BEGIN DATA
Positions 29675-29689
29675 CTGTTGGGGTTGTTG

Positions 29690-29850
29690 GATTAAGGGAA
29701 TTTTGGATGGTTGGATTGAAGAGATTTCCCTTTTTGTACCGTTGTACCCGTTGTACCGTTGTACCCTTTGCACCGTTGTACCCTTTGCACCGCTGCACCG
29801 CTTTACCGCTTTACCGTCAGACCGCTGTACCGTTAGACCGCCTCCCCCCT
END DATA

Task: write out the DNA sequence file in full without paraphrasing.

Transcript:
Positions 29675-29689
29675 CTGTTGGGGTTGTTG

Positions 29690-29850
29690 GATTAAGGGAA
29701 TTTTGGATGGTTGGATTGAAGAGATTTCCCTTTTTGTACCGTTGTACCCGTTGTACCGTTGTACCCTTTGCACCGTTGTACCCTTTGCACCGCTGCACCG
29801 CTTTACCGCTTTACCGTCAGACCGCTGTACCGTTAGACCGCCTCCCCCCT